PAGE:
President Obama signed a bill today that reduces the disparity between crack cocaine and powder cocaine sentencing. It is the first time in U.S. history that a law has been passed lessening a mandatory minimum sentence.
For more than two decades since the passage of the "Len Bias Law" – a law that codified severe mandatory minimums for possession of a mere 5 grams of crack, while reserving the same punishment for 500 grams of powder cocaine – the number of federal drug prisoners has skyrocketed. It also helped perpetuate the severe racial disparities present in American prisons, as Blacks make up upwards of 80 percent of crack cocaine users and Whites predominantly are the users of powder cocaine.
The new law reduces the disparity in punishment to 18-to-1 ratio, instead of the old 100-to-1. In practice, if a person possesses 28 grams of crack, they trigger a five year mandatory minimum sentence.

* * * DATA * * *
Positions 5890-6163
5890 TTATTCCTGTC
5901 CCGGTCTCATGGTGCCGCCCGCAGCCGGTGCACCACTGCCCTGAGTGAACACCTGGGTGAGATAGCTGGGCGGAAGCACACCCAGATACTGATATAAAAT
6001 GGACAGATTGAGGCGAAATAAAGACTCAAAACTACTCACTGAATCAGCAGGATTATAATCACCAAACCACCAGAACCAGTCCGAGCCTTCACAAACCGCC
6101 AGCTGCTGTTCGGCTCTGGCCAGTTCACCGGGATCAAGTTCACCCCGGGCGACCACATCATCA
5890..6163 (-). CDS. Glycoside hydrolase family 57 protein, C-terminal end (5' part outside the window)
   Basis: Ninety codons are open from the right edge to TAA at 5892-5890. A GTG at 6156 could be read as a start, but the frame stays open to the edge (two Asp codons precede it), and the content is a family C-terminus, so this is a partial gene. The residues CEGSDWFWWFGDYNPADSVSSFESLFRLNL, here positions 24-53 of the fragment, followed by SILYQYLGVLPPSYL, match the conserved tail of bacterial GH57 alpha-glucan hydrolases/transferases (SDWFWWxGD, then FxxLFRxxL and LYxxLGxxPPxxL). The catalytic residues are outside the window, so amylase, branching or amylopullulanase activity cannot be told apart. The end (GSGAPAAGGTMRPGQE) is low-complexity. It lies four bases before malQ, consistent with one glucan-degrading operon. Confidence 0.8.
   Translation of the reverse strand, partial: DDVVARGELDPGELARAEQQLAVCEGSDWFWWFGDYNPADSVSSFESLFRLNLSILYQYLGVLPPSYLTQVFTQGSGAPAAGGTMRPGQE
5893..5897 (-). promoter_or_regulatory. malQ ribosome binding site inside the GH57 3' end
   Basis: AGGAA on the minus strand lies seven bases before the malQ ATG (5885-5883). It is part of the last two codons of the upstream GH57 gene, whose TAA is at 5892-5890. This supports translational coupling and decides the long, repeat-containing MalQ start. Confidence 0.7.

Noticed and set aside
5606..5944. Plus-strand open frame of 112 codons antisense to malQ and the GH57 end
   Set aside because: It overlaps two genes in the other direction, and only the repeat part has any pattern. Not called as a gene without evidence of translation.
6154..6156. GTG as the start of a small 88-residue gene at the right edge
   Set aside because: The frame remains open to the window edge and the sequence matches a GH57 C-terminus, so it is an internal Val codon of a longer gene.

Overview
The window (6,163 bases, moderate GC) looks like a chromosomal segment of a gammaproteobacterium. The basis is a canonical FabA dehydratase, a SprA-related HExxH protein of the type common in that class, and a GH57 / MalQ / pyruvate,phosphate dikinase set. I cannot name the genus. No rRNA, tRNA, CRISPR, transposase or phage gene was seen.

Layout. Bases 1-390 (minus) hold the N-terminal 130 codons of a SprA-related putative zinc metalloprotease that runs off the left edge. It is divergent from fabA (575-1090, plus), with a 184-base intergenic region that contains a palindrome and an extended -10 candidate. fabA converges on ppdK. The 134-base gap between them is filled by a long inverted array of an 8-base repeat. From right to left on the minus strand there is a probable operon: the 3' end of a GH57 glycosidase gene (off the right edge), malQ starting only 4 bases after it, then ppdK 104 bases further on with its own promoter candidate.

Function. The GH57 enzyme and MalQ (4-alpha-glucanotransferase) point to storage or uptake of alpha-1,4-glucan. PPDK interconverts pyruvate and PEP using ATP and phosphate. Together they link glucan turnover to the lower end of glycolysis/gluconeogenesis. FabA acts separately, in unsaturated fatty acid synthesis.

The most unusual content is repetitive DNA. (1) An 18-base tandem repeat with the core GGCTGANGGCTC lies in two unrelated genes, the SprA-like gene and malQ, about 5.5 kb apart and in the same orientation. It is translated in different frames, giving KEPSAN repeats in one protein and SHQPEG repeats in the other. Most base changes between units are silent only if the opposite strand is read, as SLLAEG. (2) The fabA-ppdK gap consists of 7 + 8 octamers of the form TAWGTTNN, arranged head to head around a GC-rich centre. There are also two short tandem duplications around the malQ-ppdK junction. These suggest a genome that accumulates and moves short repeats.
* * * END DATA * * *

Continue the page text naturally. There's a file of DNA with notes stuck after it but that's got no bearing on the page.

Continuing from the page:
The irony in the original Len Bias Law – enacted after the basketball player's death to allegedly save others from his fate – is that Bias did not die of a crack overdose, as had been reported at the time. He died of a powder cocaine overdose.
The law passed with a rare show of bipartisanship, clearing the Senate unanimously and the House with merely a voice vote. It is unclear if Congress will work to apply the sentences retroactively.